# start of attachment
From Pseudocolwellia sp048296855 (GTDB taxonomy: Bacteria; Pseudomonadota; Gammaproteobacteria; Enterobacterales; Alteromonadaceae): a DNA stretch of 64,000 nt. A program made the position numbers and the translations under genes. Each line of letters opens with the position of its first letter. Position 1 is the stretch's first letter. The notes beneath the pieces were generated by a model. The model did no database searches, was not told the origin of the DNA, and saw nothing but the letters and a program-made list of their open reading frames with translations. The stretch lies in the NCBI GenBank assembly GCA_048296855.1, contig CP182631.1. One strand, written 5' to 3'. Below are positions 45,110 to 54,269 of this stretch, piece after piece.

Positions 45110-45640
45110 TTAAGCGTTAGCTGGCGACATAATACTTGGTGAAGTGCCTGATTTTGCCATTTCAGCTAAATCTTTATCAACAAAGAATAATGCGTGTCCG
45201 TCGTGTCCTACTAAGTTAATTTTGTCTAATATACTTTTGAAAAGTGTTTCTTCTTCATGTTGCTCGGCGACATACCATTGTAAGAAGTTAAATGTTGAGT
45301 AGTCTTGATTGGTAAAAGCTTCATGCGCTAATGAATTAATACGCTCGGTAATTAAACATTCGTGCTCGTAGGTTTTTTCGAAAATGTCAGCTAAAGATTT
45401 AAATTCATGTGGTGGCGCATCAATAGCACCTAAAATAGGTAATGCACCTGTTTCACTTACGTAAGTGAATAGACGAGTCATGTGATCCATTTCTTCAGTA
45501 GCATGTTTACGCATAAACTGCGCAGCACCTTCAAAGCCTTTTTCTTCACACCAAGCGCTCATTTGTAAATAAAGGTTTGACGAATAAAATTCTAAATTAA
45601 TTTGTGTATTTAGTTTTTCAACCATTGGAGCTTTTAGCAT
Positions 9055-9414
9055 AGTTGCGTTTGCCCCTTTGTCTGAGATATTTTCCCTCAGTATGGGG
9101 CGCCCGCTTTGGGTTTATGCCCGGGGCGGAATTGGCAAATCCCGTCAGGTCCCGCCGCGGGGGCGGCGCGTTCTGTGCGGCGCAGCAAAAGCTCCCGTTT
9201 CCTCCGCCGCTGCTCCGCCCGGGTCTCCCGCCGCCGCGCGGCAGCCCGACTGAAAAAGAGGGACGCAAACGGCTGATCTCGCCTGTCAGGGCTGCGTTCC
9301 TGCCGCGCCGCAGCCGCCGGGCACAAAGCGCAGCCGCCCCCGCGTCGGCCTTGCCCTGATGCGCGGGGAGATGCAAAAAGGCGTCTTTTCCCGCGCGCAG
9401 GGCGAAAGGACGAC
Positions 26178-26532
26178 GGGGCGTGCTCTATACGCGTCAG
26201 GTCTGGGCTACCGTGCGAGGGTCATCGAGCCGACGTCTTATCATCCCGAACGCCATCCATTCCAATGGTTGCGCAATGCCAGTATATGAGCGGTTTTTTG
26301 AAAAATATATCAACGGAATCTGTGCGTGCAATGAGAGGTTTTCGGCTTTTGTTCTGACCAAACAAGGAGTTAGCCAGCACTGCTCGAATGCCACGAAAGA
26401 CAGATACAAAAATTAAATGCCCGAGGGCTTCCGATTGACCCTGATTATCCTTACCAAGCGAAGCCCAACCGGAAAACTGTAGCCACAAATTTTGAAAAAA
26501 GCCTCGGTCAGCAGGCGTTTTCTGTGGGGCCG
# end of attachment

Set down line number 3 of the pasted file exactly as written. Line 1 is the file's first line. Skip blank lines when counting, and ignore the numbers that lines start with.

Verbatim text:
45110 TTAAGCGTTAGCTGGCGACATAATACTTGGTGAAGTGCCTGATTTTGCCATTTCAGCTAAATCTTTATCAACAAAGAATAATGCGTGTCCG